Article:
Great Recession Grads: "The Economy Is Booming — For The Very Wealthy"

Designed by abbie winters
As the 2018 graduates toss their mortar boards into the air, they should be celebrating not just their new diplomas but the fact they’re graduating into the best economic situation the U.S. has seen in a decade. The starting salary for Class of 2018 is expected to be over $50,000.
That’s a stark difference to the reality that faced the Class of 2008, who 10 years ago graduated on the eve of the Great Recession. That spring, the unemployment rate was on the rise, and by 2012, only two-thirds of 2008 grads were employed full-time. While the U.S. economy has slowly recovered over the past decade, many believe that the Class of 2008 will suffer permanent career setbacks which will affect their earnings for years to come.
Until the end of the month, in our limited series Great Recession Grads, we'll be catching up with women from the class of 2008 to learn about the professional and financial challenges they’ve faced over the last 10 years. As many of them learned, your career trajectory can be as much a product of forces beyond your control as it is your own choices. Here's what they have to say.
Name: Brittany
Age: 31
Location: Brooklyn, NY
College Major: English
Occupation: Legal Assistant
Industry: Technology
What was your first job out of graduation? How long did it take you to get that job?
"I graduated in May 2008 and wasn't able to find full-time, [fair-paying] work until the beginning of 2010. The first job I took was an internship for an art blog, where I was essentially the managing editor.
"Before I moved to NYC, I had a verbal agreement that they'd pay me $1,000/month; but once I got there, it turned into $300/month for almost full-time work, including staying at the office until 2 a.m. alone with the publisher. I had been writing for them for free for six months, and took on the editing role in June 2009.
"My first full-time job where I was paid an actual wage started off as part-time work in September 2009. I was the office manager for a small fashion company and they eventually offered me more hours and a full-time position in early 2010 — though I didn't get health insurance, paid sick leave, or any benefits for two more years."
Was that the job/industry you wanted to work in?
"I had wanted to go to law school but there were negative jobs in the legal industry. So I turned to art and writing, which I knew wouldn't pay me anything but nothing else was going to pay either.
"It wasn't until the end of last year that I was able to find a job in a field I'm interested in that also pays me a decent wage. (But it's still through an agency and the only benefits are legally-mandated 40 hours of sick leave and expensive medical insurance that I declined since I have Medicaid for another year.) "

I don't really see how the economy is booming for anyone besides the very wealthy.

In your view, did the Great Recession affect your career trajectory?
"Yes. I remember listening to reports on the radio in 2008/2009 about how cohorts who graduate into recessions never make up for it, and that has certainly been my experience. I got trapped in a series of dead-end admin jobs catering to extremely wealthy people for several years, which I found to be very demoralizing, pointless, and inadequately compensated.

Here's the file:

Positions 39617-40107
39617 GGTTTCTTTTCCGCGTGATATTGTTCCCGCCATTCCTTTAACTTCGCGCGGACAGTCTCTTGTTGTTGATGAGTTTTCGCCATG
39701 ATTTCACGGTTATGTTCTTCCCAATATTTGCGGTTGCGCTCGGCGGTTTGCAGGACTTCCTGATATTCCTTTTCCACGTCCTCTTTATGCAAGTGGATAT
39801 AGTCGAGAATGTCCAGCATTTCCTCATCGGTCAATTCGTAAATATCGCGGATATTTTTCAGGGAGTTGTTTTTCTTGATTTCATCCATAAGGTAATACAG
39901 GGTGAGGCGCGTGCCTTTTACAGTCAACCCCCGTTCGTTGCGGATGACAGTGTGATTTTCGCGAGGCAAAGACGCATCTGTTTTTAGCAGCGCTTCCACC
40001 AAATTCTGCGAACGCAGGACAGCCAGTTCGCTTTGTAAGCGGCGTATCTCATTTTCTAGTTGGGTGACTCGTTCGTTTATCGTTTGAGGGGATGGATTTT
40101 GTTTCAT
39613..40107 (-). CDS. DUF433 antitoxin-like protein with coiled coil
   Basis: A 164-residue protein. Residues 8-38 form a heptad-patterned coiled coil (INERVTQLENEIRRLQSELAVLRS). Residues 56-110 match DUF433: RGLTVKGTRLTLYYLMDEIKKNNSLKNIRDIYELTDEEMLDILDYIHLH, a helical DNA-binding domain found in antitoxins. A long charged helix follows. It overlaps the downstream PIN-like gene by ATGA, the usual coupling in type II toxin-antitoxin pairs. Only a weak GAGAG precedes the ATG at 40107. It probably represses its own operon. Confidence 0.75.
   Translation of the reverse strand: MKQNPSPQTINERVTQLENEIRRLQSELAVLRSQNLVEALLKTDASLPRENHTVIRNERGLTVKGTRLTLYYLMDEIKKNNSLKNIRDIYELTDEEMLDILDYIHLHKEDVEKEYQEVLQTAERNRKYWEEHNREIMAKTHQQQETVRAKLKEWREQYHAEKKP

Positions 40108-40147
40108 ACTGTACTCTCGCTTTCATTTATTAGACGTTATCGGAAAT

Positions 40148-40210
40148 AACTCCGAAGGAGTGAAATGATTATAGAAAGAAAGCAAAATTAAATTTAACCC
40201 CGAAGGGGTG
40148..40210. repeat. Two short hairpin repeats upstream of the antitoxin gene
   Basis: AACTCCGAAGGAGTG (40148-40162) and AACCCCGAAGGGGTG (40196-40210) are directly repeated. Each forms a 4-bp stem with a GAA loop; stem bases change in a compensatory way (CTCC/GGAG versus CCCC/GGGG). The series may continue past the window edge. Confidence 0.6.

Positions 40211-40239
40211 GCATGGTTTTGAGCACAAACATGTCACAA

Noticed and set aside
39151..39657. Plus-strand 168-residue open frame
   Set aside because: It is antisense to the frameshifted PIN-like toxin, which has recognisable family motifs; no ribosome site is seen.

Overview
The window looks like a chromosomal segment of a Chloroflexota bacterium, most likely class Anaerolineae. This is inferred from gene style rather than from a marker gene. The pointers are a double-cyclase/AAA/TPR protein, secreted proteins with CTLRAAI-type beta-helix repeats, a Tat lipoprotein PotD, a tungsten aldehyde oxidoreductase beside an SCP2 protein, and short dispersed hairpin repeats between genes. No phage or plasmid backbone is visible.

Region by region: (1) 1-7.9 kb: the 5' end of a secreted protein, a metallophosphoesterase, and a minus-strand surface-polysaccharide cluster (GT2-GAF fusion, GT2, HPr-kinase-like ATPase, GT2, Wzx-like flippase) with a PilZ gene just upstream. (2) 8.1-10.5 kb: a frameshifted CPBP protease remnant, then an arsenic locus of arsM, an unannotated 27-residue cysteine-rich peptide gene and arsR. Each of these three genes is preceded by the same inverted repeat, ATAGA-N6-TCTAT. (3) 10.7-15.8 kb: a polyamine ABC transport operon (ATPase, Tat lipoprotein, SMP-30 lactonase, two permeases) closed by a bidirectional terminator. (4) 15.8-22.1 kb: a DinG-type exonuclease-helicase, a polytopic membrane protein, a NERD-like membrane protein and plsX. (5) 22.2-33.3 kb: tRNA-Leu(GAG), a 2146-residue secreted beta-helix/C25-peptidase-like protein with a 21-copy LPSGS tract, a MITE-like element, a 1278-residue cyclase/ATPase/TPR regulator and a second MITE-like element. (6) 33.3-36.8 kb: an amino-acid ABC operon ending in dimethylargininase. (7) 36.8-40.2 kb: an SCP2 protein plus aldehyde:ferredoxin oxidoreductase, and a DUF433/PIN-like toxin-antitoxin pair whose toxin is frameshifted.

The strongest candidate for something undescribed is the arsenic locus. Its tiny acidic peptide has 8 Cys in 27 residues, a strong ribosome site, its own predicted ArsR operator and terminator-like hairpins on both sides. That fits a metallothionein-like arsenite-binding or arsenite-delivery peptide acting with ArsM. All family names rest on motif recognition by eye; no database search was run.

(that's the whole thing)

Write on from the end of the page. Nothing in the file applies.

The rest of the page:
"I had health insurance for one year after graduating. I qualified for Medicaid after I was mercifully laid off from a terrible job in the summer of 2014. (Thanks, Obama!) That resulted in pretty serious consequences for my health and affected my ability to work for several years.
"I decided to go back to the legal industry about a year ago, starting by proofreading at corporate law firms on the night shift. I got paid less for this work than in 2006 as a student. It was difficult to find a paralegal job that paid more than $20/hour and I wasn't able to find a well-paid position until after a five-month unpaid internship, at 31."
Do you think the last 10 years of your career would have gone differently had you not graduated right before the recession?
"Probably. I can't really speculate on my career, but I do think I would have had more financial stability. Instead I've sunk deeper into debt over the last 10 years. I graduated with $65,000 in student loans and the balance is still around there, despite making payments every single month for a decade. Until now, I've never made over $37,000 a year."
How do you feel about the economy now?
"Pessimistic. I feel like I lucked out in my current job (which is through an agency with the bare minimum of benefits, but I at least make a decent wage) because wages across many industries appear to be stagnant or have gone down/vanished — especially if the work has been or should be largely automated. I don't really see how the economy is booming for anyone besides the very wealthy."
What advice do you have for the class of 2018?
"Be active in advocating for stronger social safety nets, like single-payer healthcare, universal rent control, a basic income, and an equitable tax code. And do your very best to refuse unpaid labor; employers love recent graduates because often they work the hardest for the least.
"Finally, you can learn a lot from jobs that you never would have seen yourself in. Once you stop learning from a job you don't like, look hard for something else."

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